HI: There is a significant relationship between the application of confrontation as a conflict management strategy and business survival.
1.6 Significance of the Study
The importance of this study is to identify the conflict management strategies in selected soft drinks firms in Nigeria, knowing the cause of such conflict between workers and the management, the effect of such conflict on the overall management of the industry and the likelihood of avoiding such conflict.
Also to help the management and workers to recognize the destructive nature of conflict carried too far, too long and also the positive and creative values inherent in conflict.
To also educate the managers on what should be their attitude at such a time when there is interpersonal conflict so that they might use the best method of compromising with workers so that some degree of satisfaction can be brought to the aggrieved parties.
Also this research will help the managers in the soft drink firms industries to have effective control and co-ordination over their workers and subordinates, which will eventually lead to maximum and efficient productivity.
Finally this research will be as a guide for future researchers who intend on carrying out related studied on this topic as it will serve as a guide for empirical analysis
1.7 Scope of the Study
The scope covers the areas of conflict management and organisational performance and this study shall Nigerian bottling company and Seven Up bottling company as the organization of study.
1.8 Limitation of the Study
The following limitations were encountered by the researcher during this research work:
1.9 Organization of the Study
The study is organized in five (5) chapters and they are as follows:
The first which is the introductory part of the research covers the background of the study, statement of the problem, research aims and objectives. Questions were also raised in this chapter to guide the research, and hypothesis formulated in this regards. The Second chapter contains the literature review. It reviews the scholarly opinion in the area under investigation. Various theories were also explored in order to have a better understanding of the role of conflict in the organization. Chapter three (3) focuses on the research methods. The procedures and methods of administering, collecting, collating and analyzing the data gather were stipulated. Chapter four (4) examines the data presentation and analysis of the study. In this study, both the percentage and correlation analysis would be employed by the researcher to analyze data for the study. Lastly, a chapter five (5) concludes and summarizes the study. Recommendations will also be made as to how organization can avert crises and improve on productivity.
1.10 Organizational Corporate Profile (History of Nigerian Bottling Company & 7up Bottling Company)
Brief History of Nigerian Bottling Company
The Nigerian Bottling Company Plc has its parent company as coca-cola international company, which was founded in 1892 in Atlanta Georgia, United States of America (by Asa Griggs Candler). The company was incorporated in Nigeria to carry on the manufacturing and marketing of coca-cola brand of soft drinks it started in Nigeria in 1953 by holding franchise for coca-cola company of America. This means that the formula for the concentrates and receipts for the production of coca-cola soft drinks were not released to the Nigerian Bottling Company, but the formulae for the mixture of syrup were given to it for bottling the products in Nigeria.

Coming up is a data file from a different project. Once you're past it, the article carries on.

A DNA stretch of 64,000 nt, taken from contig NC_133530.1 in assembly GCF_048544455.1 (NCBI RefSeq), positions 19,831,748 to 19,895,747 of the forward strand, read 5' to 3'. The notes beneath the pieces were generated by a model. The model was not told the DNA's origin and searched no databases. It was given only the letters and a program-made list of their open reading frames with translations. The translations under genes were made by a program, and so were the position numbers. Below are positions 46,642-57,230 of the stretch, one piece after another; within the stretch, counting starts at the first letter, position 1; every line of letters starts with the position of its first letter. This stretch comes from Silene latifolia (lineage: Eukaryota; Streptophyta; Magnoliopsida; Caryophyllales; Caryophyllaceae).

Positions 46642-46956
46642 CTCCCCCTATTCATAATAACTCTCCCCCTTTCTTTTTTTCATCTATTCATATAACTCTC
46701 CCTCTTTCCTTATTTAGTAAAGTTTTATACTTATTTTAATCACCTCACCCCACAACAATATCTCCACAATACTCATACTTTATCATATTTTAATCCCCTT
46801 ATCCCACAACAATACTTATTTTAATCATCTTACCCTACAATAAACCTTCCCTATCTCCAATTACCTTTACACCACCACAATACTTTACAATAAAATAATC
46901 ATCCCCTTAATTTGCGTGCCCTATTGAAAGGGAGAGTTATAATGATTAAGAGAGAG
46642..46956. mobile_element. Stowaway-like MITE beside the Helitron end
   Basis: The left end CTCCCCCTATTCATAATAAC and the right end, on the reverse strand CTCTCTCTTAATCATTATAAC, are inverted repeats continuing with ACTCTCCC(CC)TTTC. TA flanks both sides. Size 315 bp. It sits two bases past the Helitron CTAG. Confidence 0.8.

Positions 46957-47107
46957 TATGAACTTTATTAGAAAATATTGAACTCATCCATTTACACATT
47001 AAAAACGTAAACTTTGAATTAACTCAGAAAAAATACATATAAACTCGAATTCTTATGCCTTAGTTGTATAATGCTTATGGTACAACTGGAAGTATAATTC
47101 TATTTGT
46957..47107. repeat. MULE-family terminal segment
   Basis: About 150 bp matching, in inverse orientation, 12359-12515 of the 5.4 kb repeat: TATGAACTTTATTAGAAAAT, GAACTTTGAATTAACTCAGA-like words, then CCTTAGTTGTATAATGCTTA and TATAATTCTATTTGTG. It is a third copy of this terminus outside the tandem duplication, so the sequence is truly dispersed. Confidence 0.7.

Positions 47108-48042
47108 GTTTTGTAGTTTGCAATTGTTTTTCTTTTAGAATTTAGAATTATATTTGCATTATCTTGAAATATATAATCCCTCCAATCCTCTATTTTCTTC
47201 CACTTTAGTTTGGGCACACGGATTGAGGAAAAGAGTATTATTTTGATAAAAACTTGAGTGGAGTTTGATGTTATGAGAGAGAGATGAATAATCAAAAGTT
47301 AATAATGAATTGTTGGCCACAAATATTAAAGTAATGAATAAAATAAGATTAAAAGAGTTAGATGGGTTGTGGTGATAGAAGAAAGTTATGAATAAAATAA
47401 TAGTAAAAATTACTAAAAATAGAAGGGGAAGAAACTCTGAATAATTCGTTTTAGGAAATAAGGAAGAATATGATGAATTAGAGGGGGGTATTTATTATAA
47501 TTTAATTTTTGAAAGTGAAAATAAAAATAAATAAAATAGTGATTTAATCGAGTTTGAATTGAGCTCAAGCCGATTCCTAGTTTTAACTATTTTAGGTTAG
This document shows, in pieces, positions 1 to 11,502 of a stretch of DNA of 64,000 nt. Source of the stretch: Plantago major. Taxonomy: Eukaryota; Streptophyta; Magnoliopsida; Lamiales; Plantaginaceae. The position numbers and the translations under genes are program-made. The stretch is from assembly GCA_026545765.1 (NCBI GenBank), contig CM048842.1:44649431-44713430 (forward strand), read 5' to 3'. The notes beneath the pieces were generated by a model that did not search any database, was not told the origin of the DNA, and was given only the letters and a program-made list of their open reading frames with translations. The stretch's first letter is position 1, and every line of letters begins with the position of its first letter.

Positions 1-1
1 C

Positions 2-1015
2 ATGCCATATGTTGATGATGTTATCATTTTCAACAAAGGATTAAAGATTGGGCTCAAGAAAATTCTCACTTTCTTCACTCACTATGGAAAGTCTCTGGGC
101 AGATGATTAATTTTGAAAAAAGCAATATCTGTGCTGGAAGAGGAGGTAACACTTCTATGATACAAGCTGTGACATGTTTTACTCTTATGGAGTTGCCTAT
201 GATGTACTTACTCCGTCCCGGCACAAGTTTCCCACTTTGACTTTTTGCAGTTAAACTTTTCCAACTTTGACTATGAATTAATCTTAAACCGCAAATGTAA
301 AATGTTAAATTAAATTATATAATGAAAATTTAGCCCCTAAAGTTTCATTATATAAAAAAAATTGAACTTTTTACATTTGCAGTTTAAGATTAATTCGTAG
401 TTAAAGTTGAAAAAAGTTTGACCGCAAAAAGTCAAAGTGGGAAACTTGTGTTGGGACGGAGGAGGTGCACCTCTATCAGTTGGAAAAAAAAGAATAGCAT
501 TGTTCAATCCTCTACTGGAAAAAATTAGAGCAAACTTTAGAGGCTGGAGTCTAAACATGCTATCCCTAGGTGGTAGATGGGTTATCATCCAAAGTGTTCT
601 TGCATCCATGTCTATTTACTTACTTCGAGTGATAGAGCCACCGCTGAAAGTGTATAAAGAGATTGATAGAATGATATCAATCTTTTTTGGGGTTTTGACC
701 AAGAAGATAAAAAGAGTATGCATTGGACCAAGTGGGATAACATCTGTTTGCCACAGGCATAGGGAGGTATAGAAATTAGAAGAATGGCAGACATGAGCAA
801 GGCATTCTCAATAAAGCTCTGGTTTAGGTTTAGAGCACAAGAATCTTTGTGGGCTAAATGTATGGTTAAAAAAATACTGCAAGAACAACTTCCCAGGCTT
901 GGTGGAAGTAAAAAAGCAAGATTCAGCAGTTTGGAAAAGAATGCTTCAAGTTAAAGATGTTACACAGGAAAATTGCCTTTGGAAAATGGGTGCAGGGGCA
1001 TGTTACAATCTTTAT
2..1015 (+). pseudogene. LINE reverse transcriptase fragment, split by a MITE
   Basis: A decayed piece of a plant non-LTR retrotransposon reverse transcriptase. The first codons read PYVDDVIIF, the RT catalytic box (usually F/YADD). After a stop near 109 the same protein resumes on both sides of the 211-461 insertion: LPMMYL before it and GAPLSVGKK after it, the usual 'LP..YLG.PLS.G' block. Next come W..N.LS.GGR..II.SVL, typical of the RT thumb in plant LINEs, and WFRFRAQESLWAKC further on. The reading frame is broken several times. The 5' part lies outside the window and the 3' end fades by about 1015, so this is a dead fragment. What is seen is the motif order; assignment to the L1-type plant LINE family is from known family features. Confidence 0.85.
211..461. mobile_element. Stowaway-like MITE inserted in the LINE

Nigerian Bottling Company Plc started its operations in Lagos where it established its first plant. Later it spread its plants and depots all over the country. Today it has many production plants and marketing depots dotted over many cities in Nigeria. Such cities include Onitsha, Owerri, Aba, Enugu, Ibadan, Umuahia, Kano, Apapa, Ikeja, Benin City and many other places. They started production by producing only one brand of flavour coke. This was the major project and is still a brand liked by almost every customers of Nigerian Bottling Company Plc. As at now, the company has more than twenty brands of products. The Coca-Cola Company (Nigerian Bottling Company Plc Ngwo Enugu) offers these products to the customers. Diet coke, Fanta, 5 Alive, Sprite, Soda Water, Eva table water etc are the products it produces in order to compete with their competitors. The Nigerian Bottling Company has many departments as follows production, quality assurance, finance, Workshops, human resources, ware house, sales, depots, maintenance, information system and process system. The production department is divided into two sections – the carbon dioxide section, which manufactures carbon dioxide for carbonizing soft drinks and the products section which does the actual production of soft drinks by mixing the right proportion of syrups to bring the finished products. The Nigerian Bottling Company is the largest producer of carbon dioxide for the production of soft drinks in Nigeria. The quality of it’s unequaled efforts plus good network of distribution account for the success of the company in Nigeria. From available records, the Nigerian Bottling Company Plc is definitely a market leader in the soft drinks industry. It is the largest manufacturer and marketer of soft drinks in Nigeria.